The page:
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California Studies Conference 2009, Debugging the Silicon Dream (4/24/09)

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  • Asha Agrawal
    [Although the conference title doesn t suggest a planning connection, the description below references social and environmental issues likely to interest
    Message 1 of 1 , Dec 19, 2008
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      [Although the conference title doesn't suggest a planning connection, the
      description below references social and environmental issues likely to
      interest planners. Asha W. Agrawal]

      ----- Forwarded by Asha Agrawal/SJSU on 12/19/2008 09:06 PM -----

      Subjec:
      California Stuides Conference 2009, Debugging the Silicon Dream, Apr 24,
      2009

      California Studies Conference 2009
      Conference Announcement/Call for Proposals

      Debugging the Silicon Dream: Real Life in a Virtual World

      DeAnza College, Cupertino, CA

      Friday, April 24, 2009

      http://californiastudiesassociation.berkeley.edu/

      The Internet floats in the popular imagination like a disembodied utopia;
      the mecca of Silicon Valley rises out of nowhere, built by technological
      genius and entrepreneurial drive. In real life, however, these stories
      obscure more than they reveal. The Internet relies on distinctly
      /material/ forces such as hardware production and human labor, with
      lasting consequences for workers and the environment. In turn, the
      landscape of Silicon Valley?like much of California?is mapped in complex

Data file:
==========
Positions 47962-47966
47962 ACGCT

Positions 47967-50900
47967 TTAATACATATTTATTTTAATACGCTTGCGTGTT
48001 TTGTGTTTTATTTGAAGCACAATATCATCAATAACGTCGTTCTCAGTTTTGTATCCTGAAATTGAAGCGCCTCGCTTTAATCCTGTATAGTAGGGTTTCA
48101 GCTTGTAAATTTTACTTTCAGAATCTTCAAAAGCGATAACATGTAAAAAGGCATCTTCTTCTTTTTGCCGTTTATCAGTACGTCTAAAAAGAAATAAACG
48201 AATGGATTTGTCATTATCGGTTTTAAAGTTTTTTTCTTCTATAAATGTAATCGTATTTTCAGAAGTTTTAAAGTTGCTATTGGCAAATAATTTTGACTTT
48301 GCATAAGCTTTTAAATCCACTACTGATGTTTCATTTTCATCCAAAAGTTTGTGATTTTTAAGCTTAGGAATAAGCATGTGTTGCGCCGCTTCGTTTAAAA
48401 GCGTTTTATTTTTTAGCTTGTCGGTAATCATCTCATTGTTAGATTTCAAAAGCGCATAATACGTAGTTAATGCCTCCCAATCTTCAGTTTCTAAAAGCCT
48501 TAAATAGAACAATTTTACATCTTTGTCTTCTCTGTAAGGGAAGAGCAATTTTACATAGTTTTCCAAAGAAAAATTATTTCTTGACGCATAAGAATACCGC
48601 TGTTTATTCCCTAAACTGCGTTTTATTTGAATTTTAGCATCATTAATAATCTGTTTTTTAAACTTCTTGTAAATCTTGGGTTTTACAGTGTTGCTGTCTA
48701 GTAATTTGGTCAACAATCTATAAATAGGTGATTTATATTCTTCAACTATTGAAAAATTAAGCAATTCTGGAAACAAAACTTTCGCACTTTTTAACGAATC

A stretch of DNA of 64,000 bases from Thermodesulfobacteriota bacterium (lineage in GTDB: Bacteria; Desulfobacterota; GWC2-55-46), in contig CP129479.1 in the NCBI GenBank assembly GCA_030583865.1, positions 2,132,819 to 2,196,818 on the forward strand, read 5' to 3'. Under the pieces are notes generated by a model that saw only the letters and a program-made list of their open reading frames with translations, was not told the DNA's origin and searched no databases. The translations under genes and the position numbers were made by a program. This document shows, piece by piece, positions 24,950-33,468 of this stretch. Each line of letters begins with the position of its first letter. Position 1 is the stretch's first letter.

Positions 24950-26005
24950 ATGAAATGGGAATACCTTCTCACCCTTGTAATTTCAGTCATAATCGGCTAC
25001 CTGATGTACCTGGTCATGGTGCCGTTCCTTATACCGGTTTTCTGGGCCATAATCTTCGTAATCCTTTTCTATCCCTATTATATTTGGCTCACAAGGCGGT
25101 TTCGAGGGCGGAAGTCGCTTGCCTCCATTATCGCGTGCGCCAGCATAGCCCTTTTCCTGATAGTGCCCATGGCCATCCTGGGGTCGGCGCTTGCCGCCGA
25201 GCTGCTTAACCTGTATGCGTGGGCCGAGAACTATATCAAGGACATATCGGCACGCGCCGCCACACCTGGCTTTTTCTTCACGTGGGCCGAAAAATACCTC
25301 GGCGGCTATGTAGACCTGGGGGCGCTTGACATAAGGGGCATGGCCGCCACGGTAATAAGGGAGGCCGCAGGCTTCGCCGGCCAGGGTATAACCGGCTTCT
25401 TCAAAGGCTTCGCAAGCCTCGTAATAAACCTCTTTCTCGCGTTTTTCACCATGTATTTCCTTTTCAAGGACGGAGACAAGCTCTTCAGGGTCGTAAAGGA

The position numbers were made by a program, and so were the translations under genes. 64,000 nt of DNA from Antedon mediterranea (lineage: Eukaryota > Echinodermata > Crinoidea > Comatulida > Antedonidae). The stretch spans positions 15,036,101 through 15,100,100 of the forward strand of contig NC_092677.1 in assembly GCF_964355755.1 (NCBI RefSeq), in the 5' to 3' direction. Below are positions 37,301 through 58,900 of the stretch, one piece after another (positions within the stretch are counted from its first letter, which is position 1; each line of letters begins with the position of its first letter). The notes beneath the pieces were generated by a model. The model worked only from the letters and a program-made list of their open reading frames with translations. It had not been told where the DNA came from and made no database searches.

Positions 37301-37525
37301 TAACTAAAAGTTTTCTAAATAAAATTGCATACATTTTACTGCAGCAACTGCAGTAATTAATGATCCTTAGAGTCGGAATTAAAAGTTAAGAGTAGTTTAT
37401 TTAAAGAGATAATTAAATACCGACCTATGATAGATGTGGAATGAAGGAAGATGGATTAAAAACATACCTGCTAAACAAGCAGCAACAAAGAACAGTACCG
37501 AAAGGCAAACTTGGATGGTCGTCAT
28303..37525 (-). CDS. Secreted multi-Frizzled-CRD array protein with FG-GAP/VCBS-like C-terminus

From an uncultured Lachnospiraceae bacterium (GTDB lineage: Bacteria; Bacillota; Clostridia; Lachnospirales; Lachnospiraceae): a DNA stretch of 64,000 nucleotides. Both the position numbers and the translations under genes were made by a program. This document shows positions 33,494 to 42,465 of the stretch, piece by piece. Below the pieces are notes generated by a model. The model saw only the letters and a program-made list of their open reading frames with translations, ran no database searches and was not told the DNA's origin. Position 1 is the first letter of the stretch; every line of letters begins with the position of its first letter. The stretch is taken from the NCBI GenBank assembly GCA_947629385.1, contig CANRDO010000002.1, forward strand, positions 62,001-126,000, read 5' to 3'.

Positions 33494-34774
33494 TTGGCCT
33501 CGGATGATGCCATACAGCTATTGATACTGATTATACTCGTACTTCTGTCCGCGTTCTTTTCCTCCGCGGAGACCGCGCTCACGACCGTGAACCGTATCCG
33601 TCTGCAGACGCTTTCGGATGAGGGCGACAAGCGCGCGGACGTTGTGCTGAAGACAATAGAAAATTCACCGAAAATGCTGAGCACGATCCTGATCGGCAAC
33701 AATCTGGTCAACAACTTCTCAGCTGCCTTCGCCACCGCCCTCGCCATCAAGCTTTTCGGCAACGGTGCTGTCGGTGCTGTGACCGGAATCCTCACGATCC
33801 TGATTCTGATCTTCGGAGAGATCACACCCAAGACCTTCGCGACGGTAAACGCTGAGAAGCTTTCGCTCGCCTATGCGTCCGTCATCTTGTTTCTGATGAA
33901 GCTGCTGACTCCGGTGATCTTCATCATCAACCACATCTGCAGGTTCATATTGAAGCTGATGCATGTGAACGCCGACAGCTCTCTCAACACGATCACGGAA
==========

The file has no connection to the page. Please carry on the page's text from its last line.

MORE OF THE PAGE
layers of diversity and inequality, shaped by struggles old and new over
      the valley?s urban future.

      Proposals for presentations or panels are welcome for the 2009
      Conference of the California Studies Association. This year?s meeting
      aims to ?ground? public discussion about the Internet, Silicon Valley,
      and high-tech California by exploring the real-world forces that shape
      them and their consequences for people and place. The event will foster
      dialogue among scholars, writers, artists, journalists, public
      officials, activists, students, and community members. The conference
      will also launch the South Bay Studies Working Group, comprised of
      researchers and practitioners engaged in building a deeper understanding
      of Silicon Valley in order to address its social problems.

      Sessions will be organized along three tracks:

      Track I: Debugging Silicon Valley
      A participatory workshop series for people interested in identifying and
      solving political and social challenges facing the communities of
      Silicon Valley. Session topics: Silicon Valley?s power structure &
      political economy, housing &homelessness, green jobs, and community
      development.

      Track II: Fragmented Technopolis: Culture and Identity
      How are identity, cultural belonging, and sense of place defined in the
      context of ethnic multiplicity and urban fragmentation? Session topics:
      literature, art & civic engagement, the right to the city, and
      immigration & race.

      Track III: Materiality of the Digital World
      What are the material forces behind the rise of the internet and Silicon
      Valley? What are the ?real world? consequences of the production of high
      technology for people and environment? Session topics: material origins
      of the internet, military industrial complex, open space, and health.

      Submit proposals by 1/23/09 to Aaron Wilcher, UC Berkeley,
      aaronwilcher@... and Nari Rhee, UC Berkeley, nari@....

      To be added to the conference email list: email
      castudiesassociation@...


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